The Truth about Mass Incarceration


Stephanos Bibas makes the conservative case for prison reform, in National Review:

Two centuries ago, the shift from shaming and corporal punishments to imprisonment made punishment an enduring status. Reformers had hoped that isolation and Bible reading in prison would induce repentance and law-abiding work habits, but it didn’t turn out that way. Now we warehouse large numbers of criminals, in idleness and at great expense. By exiling them, often far away, prison severs them from their responsibilities to their families and communities, not to mention separating them from opportunities for gainful work. This approach is hugely disruptive, especially when it passes a tipping point in some communities and exacerbates the number of fatherless families. And much of the burden falls on innocent women and children, who lose a husband, boyfriend, or father as well as a breadwinner.

Even though wrongdoers may deserve to have the book thrown at them, it is not always wise to exact the full measure of justice. There is evidence that prison turns people into career criminals. On the one hand, it cuts prisoners off from families, friends, and neighbors, who give them reasons to follow the law. Responsibilities as husbands and fathers are key factors that tame young men’s wildness and encourage them to settle down: One longitudinal study found that marriage may reduce reoffending by 35 percent. But prison makes it difficult to maintain families and friendships; visiting in person is difficult and time-consuming, prisons are often far away, and telephone calls are horrifically expensive.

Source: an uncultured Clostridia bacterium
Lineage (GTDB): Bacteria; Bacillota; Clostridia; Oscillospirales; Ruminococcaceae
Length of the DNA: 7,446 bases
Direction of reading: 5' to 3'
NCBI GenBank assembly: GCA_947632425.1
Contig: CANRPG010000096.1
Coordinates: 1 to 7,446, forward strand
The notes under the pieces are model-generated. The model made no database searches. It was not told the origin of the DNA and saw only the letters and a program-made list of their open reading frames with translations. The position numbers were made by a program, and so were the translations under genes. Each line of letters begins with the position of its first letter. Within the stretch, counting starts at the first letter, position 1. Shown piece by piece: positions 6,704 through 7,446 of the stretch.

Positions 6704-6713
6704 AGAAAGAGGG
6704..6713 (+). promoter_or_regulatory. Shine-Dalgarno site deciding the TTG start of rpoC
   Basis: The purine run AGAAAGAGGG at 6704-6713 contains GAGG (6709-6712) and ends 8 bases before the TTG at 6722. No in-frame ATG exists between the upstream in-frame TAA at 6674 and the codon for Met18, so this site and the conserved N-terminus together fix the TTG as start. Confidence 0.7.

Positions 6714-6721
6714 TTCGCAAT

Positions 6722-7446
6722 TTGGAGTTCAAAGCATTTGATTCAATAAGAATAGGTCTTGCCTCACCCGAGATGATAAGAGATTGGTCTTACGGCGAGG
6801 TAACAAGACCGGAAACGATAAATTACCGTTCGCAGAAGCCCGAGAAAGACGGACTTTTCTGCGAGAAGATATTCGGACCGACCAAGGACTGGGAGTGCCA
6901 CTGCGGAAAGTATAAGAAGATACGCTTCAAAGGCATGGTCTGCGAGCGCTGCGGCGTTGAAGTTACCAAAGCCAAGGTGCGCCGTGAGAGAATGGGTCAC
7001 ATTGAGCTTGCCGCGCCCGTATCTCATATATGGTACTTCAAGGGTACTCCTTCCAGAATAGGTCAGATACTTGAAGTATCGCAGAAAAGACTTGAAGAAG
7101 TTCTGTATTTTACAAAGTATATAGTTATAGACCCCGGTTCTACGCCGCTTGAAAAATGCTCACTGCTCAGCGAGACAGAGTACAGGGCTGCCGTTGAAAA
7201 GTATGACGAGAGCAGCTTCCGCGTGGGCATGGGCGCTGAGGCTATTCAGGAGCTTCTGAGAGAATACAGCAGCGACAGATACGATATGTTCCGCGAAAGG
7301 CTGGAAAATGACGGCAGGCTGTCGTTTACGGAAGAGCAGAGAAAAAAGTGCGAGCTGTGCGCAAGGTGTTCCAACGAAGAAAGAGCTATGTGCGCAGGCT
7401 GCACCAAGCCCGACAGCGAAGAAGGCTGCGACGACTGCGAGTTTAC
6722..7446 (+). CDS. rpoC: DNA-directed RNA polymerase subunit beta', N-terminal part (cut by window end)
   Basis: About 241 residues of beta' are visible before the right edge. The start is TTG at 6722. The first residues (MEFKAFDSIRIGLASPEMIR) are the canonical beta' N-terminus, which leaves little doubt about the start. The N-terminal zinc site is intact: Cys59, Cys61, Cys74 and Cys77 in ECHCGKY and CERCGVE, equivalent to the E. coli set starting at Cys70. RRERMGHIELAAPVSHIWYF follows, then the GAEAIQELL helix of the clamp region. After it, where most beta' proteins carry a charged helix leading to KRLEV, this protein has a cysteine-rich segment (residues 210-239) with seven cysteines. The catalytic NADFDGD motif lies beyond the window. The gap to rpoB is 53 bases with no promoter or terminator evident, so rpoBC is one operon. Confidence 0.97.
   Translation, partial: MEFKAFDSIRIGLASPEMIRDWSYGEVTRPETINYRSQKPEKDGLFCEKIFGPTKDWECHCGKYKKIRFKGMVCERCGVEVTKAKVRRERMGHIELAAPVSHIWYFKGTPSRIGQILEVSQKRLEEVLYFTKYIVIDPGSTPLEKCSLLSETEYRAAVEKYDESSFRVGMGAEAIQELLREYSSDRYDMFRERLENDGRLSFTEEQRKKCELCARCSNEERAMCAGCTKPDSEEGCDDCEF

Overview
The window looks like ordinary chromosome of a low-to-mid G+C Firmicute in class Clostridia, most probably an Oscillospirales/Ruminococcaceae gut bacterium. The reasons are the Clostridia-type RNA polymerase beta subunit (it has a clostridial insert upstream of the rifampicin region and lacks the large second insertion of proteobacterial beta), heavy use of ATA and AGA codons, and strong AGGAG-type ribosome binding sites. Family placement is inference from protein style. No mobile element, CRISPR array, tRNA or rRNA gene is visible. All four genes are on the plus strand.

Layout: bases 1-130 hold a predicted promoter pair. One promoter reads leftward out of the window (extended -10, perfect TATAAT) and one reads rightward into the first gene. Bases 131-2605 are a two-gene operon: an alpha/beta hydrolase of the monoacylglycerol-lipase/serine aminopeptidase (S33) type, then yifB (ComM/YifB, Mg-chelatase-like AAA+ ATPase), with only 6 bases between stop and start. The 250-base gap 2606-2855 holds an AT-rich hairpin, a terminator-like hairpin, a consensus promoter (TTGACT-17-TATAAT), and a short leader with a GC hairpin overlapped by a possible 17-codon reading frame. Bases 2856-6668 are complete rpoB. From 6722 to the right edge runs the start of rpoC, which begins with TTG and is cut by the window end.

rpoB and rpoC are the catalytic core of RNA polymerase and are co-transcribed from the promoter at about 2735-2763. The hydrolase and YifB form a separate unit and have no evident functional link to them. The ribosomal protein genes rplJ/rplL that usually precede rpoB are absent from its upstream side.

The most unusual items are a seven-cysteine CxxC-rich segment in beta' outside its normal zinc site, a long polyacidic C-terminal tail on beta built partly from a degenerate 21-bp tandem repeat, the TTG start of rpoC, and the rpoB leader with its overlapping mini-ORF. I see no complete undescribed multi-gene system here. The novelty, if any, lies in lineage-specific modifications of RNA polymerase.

On the other hand, prison does much to draw inmates away from lawful work. In the month before their arrest, roughly three quarters of inmates were employed, earning the bulk of their income lawfully. Many were not only taking care of their children but helping to pay for rent, groceries, utilities, and health care. But prison destroys their earning potential. Prisoners lose their jobs on the outside. Felony convictions also disqualify ex-cons from certain jobs, housing, student loans, and voting. Michigan economics professor. Michael Mueller-Smith finds that spending a year or more in prison reduces the odds of post-prison employment by 24 percent and increases the odds of living on food stamps by 5 percent.

Conversely, prisons are breeding grounds for crime. Instead of working to support their own families and their victims, most prisoners are forced to remain idle. Instead of having to learn vocational skills, they have too much free time to hone criminal skills and connections. And instead of removing wrongdoers from criminogenic environments, prison clusters together neophytes and experienced recidivists, breeding gangs, criminal networks, and more crime. Thus, Mueller-Smith finds, long sentences on average breed much more crime after release than they prevent during the sentence. 

More here.